Stocker loves to read but doesn’t necessarily have a favorite book or author. “It’s constantly changing,” she explained. “It just depends on the day. I love to read, of course. I read every night and prefer this to watching television. I also love to garden, go hiking, and just be outdoors.”
The Hazel Park Library offers a unique opportunity for her to provide a variety of resources and activities to patrons while getting to know each and every one of them. “Our library has a reputation as the little library that does a lot,” said Stocker. “And, everyone knows everyone – it’s kind of like Cheers!’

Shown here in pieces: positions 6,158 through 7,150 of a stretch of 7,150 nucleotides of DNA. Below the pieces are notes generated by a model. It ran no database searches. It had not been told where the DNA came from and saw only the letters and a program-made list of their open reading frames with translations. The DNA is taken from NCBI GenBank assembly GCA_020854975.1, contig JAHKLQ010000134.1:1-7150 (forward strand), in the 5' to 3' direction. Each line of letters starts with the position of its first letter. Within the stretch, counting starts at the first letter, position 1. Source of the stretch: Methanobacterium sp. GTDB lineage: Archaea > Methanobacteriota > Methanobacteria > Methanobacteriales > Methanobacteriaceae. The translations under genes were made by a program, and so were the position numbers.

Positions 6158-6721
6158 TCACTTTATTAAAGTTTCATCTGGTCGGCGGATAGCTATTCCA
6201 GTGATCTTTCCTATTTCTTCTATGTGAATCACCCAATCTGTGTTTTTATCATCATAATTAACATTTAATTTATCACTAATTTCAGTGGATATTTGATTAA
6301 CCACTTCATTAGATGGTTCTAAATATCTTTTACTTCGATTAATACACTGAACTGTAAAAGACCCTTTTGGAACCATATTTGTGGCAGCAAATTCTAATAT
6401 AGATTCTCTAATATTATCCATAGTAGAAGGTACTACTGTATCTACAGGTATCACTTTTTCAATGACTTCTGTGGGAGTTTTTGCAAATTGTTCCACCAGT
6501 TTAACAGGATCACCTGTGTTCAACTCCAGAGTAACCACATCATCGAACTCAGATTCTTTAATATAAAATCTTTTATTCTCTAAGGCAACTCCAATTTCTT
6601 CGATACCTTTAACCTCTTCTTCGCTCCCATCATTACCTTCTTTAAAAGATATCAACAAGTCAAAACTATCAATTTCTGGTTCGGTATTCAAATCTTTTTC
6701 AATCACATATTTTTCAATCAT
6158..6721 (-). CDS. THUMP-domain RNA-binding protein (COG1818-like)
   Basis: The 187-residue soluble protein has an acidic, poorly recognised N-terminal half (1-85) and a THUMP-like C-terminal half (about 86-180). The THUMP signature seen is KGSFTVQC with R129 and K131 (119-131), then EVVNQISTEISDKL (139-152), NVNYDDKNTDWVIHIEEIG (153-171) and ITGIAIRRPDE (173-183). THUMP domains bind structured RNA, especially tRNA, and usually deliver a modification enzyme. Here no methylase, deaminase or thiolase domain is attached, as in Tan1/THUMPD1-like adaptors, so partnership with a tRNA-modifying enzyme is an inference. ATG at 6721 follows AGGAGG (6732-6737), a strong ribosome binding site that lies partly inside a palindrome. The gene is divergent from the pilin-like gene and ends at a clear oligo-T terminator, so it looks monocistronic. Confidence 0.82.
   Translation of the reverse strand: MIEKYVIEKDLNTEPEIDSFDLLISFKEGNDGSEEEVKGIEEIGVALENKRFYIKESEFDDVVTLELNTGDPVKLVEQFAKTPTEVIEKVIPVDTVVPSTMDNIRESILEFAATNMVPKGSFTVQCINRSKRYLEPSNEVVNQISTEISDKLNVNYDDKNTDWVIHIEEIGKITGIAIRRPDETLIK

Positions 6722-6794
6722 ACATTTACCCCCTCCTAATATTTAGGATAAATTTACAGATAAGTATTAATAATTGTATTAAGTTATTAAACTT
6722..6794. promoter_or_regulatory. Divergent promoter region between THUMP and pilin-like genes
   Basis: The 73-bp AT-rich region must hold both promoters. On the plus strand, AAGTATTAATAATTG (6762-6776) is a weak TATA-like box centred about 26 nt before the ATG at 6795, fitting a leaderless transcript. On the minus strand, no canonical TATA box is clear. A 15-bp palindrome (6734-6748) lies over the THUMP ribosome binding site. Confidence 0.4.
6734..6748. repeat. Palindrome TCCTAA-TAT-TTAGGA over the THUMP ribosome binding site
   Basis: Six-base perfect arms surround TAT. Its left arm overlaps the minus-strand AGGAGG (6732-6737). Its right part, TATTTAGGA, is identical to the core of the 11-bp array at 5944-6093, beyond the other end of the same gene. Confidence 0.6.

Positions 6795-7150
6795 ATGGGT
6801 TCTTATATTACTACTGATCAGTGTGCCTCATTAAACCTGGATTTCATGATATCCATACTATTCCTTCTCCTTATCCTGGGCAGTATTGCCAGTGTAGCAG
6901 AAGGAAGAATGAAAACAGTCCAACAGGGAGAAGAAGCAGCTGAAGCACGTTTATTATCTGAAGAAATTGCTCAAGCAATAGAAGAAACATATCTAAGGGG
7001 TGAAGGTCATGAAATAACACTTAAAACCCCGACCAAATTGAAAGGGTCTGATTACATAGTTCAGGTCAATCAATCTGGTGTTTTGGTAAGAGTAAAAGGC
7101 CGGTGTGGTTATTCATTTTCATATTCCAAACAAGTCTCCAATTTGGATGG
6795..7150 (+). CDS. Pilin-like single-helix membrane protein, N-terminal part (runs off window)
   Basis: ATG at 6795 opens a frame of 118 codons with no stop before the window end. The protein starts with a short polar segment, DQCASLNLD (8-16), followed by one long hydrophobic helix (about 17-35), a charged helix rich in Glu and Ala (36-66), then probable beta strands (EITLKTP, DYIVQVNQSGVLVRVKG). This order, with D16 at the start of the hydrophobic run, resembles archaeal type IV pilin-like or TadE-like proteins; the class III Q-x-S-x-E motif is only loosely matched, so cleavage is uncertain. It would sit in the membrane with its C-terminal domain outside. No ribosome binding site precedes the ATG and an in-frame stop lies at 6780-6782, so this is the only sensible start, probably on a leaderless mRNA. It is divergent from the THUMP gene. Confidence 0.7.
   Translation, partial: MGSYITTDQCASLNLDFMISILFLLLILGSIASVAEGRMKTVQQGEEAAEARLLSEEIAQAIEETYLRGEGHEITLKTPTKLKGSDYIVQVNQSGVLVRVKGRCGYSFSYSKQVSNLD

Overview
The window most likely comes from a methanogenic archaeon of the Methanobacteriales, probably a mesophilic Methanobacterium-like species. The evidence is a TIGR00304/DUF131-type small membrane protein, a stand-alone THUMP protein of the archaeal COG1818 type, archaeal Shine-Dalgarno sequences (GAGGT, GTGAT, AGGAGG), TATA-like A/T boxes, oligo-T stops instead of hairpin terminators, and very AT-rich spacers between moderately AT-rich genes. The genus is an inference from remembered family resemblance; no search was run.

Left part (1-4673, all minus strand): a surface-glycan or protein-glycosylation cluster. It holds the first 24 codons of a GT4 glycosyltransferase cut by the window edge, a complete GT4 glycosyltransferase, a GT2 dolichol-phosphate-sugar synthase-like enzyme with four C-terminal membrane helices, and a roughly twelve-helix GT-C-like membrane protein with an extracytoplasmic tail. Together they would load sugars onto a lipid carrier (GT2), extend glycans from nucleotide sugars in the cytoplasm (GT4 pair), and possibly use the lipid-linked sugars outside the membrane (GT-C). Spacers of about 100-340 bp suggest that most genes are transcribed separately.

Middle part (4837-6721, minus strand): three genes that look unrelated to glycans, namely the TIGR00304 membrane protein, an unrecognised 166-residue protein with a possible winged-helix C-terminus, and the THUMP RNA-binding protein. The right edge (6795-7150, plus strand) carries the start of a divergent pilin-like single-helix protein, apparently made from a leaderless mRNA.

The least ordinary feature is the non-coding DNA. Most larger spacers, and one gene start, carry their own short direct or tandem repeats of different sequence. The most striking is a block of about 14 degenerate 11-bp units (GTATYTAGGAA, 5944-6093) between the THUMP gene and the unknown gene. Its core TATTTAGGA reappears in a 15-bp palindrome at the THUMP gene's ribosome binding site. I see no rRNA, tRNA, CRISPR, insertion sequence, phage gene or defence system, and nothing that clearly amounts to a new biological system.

NEIGHBORHOOD ENRICHMENT BRINGS LITTLE FREE LIBRARIES TO KIDS
LITTLE FREE LIBRARIES ARE A TREND, AND POPPING UP IN YARDS ALL OVER THE COUNTRY. And, thanks to Neighborhood Enrichment, Hazel Park has a few LFLs of our own to promote reading and access to books for kids.
Started in 2009 by Wisconsin resident Todd Bol, Little Free Libraries are small wooden containers mounted on a post in a public place and filled with books. Bobby McDermott, a member of Neighborhood Enrichment, spearheaded the Hazel Park initiative, and already they have helped create four Little Free Libraries around the city.
“The goal is to encourage kids to read. And adults too, with children, and to have conversations about books with kids. That conversation may be more important than the number of words a child knows entering school,” McDermott says. “Let kids experience the joy and adventure of reading, the book you ‘don’t want to put down’ with a flashlight under the blanket!”